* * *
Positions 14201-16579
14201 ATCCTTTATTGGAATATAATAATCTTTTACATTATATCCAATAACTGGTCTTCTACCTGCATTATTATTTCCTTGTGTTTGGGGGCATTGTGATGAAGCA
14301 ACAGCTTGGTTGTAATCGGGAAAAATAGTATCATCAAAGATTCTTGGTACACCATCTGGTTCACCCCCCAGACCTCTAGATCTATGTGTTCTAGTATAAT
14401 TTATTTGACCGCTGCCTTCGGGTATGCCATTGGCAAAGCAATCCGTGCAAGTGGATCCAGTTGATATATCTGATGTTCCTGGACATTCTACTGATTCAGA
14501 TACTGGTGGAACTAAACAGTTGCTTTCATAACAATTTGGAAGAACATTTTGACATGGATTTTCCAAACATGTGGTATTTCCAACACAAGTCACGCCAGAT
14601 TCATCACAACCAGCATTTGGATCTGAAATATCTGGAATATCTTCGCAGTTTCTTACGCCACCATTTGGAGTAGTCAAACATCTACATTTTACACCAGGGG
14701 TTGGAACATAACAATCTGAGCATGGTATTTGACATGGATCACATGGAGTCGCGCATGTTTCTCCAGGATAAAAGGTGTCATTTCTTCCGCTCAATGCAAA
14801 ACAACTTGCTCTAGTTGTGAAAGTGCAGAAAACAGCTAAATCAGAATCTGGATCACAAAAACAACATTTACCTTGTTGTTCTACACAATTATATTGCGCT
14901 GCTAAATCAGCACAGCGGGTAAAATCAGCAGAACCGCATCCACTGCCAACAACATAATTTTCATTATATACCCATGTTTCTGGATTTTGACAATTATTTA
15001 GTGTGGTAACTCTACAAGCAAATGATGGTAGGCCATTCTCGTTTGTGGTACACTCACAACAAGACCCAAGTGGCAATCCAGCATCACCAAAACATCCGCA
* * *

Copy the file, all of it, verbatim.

Positions 14201-16579
14201 ATCCTTTATTGGAATATAATAATCTTTTACATTATATCCAATAACTGGTCTTCTACCTGCATTATTATTTCCTTGTGTTTGGGGGCATTGTGATGAAGCA
14301 ACAGCTTGGTTGTAATCGGGAAAAATAGTATCATCAAAGATTCTTGGTACACCATCTGGTTCACCCCCCAGACCTCTAGATCTATGTGTTCTAGTATAAT
14401 TTATTTGACCGCTGCCTTCGGGTATGCCATTGGCAAAGCAATCCGTGCAAGTGGATCCAGTTGATATATCTGATGTTCCTGGACATTCTACTGATTCAGA
14501 TACTGGTGGAACTAAACAGTTGCTTTCATAACAATTTGGAAGAACATTTTGACATGGATTTTCCAAACATGTGGTATTTCCAACACAAGTCACGCCAGAT
14601 TCATCACAACCAGCATTTGGATCTGAAATATCTGGAATATCTTCGCAGTTTCTTACGCCACCATTTGGAGTAGTCAAACATCTACATTTTACACCAGGGG
14701 TTGGAACATAACAATCTGAGCATGGTATTTGACATGGATCACATGGAGTCGCGCATGTTTCTCCAGGATAAAAGGTGTCATTTCTTCCGCTCAATGCAAA
14801 ACAACTTGCTCTAGTTGTGAAAGTGCAGAAAACAGCTAAATCAGAATCTGGATCACAAAAACAACATTTACCTTGTTGTTCTACACAATTATATTGCGCT
14901 GCTAAATCAGCACAGCGGGTAAAATCAGCAGAACCGCATCCACTGCCAACAACATAATTTTCATTATATACCCATGTTTCTGGATTTTGACAATTATTTA
15001 GTGTGGTAACTCTACAAGCAAATGATGGTAGGCCATTCTCGTTTGTGGTACACTCACAACAAGACCCAAGTGGCAATCCAGCATCACCAAAACATCCGCA